I am largely indifferent to the Nobel organization, especially with respect to its literary awards. As many critics have observed, these awards are problematic. Typically, the Nobel award for literature generates controversy by either going to an utterly unknown author or poet, or by going to a well-known author or poet: whatever the case, some sort of debate on the issue of artistic merit versus popularity usually follows.
The case of Bob Dylan, our newest Nobel laureate, is slightly different. As Ryu Spaeth has recently observed in the New Republic, awarding Dylan the Nobel prize for literature is a “category error”: that is, Dylan is a musician and songwriter, not an author or poet. Of course, there are many who would reject this argument, and insist vociferously that Dylan is a poet, that his lyrics are poetic, and that they can and should be read as poetry.
The pop music scholar Dai Griffiths has already made what I consider to be a very convincing case about song lyrics, identifying in them what he calls a “lyric” or “anti-lyric” impulse: song lyrics can be more “like poetry” or they can be more “like prose,” but in the end are neither. Song lyrics should be heard and interpreted, in Griffiths’ view, in terms of the relationship between “verbal space” and “musical space”: in songs, words joined together to form lyrics occupy the space between the structural pillars set in place by harmonic rhythm, beat, phrase structure and other sonic parameters. Poetry does not share this landscape.
Poetry is rhythmic, even musical, but it does not do what song lyrics do, namely work synergistically with the primary elements of music: melody, harmony, rhythm and form. Critics of the decision to award Dylan the Nobel Prize have suggested that it is, in a sense, unfair to equate song lyrics and poetry, since a musician-songwriter enjoys the ability to join his words to music: in song, words are given extra expressive force and extra emotional depth in combination with musical sound. From this perspective, Dylan’s Nobel Prize is less a revolution, less a triumph of the popular over the highbrow or an opening up of the field of literature, and more the outcome of an un-level playing field.
None of this is necessarily to disparage Bob Dylan as a song writer, popular icon, or important figure in the history of popular music. It is just to say that song lyrics are not poetry, nor should they be. Consider Leonard Cohen, perhaps the only other similar writer-performer in Dylan’s league. Cohen is a poet. His poetry and his song lyrics are not the same. They do different things; they live in different worlds. Cohen’s poetry is often powerful, moving, sublime; his songs, in my view, seem to uncomfortably straddle the fence of song and spoken word poetry and don’t really work as songs. To my ears, they are musically shallow and overproduced, creating a stark disconnect and sense of alienation between singer, words, and music.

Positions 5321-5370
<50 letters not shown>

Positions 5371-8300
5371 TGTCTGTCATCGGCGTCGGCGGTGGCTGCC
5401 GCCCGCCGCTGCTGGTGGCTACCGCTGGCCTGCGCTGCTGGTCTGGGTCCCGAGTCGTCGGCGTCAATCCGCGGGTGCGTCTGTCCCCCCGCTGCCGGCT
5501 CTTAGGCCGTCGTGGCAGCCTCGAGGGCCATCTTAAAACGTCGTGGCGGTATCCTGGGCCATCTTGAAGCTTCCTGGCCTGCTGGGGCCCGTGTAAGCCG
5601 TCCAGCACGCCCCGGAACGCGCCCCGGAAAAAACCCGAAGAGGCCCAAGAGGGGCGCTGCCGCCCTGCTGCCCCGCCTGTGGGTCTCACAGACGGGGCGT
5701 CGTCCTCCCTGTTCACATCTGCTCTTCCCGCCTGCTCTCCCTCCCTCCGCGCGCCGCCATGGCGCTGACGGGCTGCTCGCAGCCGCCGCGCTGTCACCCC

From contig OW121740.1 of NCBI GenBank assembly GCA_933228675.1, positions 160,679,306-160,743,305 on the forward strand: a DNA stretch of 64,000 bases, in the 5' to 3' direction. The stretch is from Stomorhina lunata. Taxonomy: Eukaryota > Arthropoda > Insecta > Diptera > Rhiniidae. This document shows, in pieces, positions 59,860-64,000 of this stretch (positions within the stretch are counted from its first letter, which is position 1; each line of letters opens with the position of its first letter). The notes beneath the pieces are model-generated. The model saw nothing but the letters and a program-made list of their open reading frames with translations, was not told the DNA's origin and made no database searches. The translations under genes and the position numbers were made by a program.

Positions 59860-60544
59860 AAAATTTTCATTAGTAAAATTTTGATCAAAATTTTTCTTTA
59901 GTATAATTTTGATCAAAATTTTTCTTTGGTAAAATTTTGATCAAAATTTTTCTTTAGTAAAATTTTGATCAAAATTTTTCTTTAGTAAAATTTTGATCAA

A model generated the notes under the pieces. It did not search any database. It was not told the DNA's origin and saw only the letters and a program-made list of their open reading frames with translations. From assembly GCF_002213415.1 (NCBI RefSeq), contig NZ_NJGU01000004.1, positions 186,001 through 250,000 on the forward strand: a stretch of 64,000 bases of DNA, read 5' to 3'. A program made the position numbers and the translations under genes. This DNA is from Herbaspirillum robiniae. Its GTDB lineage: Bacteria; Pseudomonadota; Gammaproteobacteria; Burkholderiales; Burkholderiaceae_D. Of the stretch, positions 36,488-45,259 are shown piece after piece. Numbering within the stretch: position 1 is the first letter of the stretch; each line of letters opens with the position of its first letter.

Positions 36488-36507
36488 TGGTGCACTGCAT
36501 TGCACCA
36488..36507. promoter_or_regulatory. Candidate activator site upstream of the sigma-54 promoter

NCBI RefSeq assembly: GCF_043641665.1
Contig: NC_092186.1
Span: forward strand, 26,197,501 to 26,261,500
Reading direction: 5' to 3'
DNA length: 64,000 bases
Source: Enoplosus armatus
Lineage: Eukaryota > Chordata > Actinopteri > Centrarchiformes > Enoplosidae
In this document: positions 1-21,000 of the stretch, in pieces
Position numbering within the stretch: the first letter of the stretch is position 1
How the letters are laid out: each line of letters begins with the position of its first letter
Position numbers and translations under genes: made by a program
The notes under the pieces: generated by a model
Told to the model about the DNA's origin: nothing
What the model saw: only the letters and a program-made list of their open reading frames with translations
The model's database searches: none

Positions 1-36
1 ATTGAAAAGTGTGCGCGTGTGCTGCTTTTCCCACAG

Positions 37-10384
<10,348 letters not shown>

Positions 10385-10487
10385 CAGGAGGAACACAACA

In contrast, Dylan’s songs most certainly work as songs, rooted as they are in the American folk and pop music traditions, but I have spent the last few days seeking poetic profundity in Dylan’s lyrics, to no avail. I find them trite, naïve, sometime pretentious and often boring. I don’t mind listening to the songs as such—though, to be honest, I have never been a fan and have never fully understood the veneration of Dylan—but I would never make the mistake of thinking I was listening to poetry with musical accompaniment, or to an art song-like imbrication of deep poetic meaning and musical gesture.
It troubles me a little to think of Bob Dylan at the same table as other Nobel Laureates in the field of literature: picture Dylan in the company of T. S. Eliot, William Butler Yeats, or Alexander Solzhenitzen, if you can. On the one hand, I see Dylan receiving the Nobel Prize for literature as a symptom of a floundering and decadent culture: a culture with increasingly fluid standards, divorced from tradition, unmoored from its foundations. On the other hand, I console myself with the knowledge that Dylan was likely simply a nostalgic or legacy choice for the Nobel Committee—and perhaps part of its cynical attempt at appearing relevant by courting controversy.
In the end, literary prizes are usually viewed with considerable skepticism. After all, in its absurdly checkered history, the Nobel Committee rejected Tolstoy, Proust, Joyce, and Nabakov, to name a few. The addition of Bob Dylan as a Nobel Laureate, in light of such silliness, perhaps makes sense.
Alexander Carpenter, Music, Augustana Campus, University of Alberta. This column originally appeared in the Camrose Booster on November 22nd, 2016.